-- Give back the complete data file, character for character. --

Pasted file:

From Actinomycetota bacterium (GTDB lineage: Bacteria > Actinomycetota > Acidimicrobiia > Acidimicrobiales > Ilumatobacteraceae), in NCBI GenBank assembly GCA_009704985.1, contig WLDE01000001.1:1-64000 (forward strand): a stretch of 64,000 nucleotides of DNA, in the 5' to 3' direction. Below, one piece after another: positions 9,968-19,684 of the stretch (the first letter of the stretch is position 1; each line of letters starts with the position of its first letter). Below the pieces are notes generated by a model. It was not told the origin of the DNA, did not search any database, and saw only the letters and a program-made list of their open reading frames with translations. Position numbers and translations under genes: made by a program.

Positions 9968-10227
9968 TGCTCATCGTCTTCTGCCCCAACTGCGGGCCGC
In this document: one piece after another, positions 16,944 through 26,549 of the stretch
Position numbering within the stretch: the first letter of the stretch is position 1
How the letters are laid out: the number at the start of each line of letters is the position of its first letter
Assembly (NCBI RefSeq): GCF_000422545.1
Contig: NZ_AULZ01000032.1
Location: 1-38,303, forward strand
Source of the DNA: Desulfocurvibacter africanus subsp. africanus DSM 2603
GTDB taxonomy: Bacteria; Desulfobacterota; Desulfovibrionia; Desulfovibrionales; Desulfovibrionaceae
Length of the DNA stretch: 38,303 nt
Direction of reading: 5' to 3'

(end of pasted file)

From Actinomycetota bacterium (GTDB lineage: Bacteria > Actinomycetota > Acidimicrobiia > Acidimicrobiales > Ilumatobacteraceae), in NCBI GenBank assembly GCA_009704985.1, contig WLDE01000001.1:1-64000 (forward strand): a stretch of 64,000 nucleotides of DNA, in the 5' to 3' direction. Below, one piece after another: positions 9,968-19,684 of the stretch (the first letter of the stretch is position 1; each line of letters starts with the position of its first letter). Below the pieces are notes generated by a model. It was not told the origin of the DNA, did not search any database, and saw only the letters and a program-made list of their open reading frames with translations. Position numbers and translations under genes: made by a program.

Positions 9968-10227
9968 TGCTCATCGTCTTCTGCCCCAACTGCGGGCCGC
In this document: one piece after another, positions 16,944 through 26,549 of the stretch
Position numbering within the stretch: the first letter of the stretch is position 1
How the letters are laid out: the number at the start of each line of letters is the position of its first letter
Assembly (NCBI RefSeq): GCF_000422545.1
Contig: NZ_AULZ01000032.1
Location: 1-38,303, forward strand
Source of the DNA: Desulfocurvibacter africanus subsp. africanus DSM 2603
GTDB taxonomy: Bacteria; Desulfobacterota; Desulfovibrionia; Desulfovibrionales; Desulfovibrionaceae
Length of the DNA stretch: 38,303 nt
Direction of reading: 5' to 3'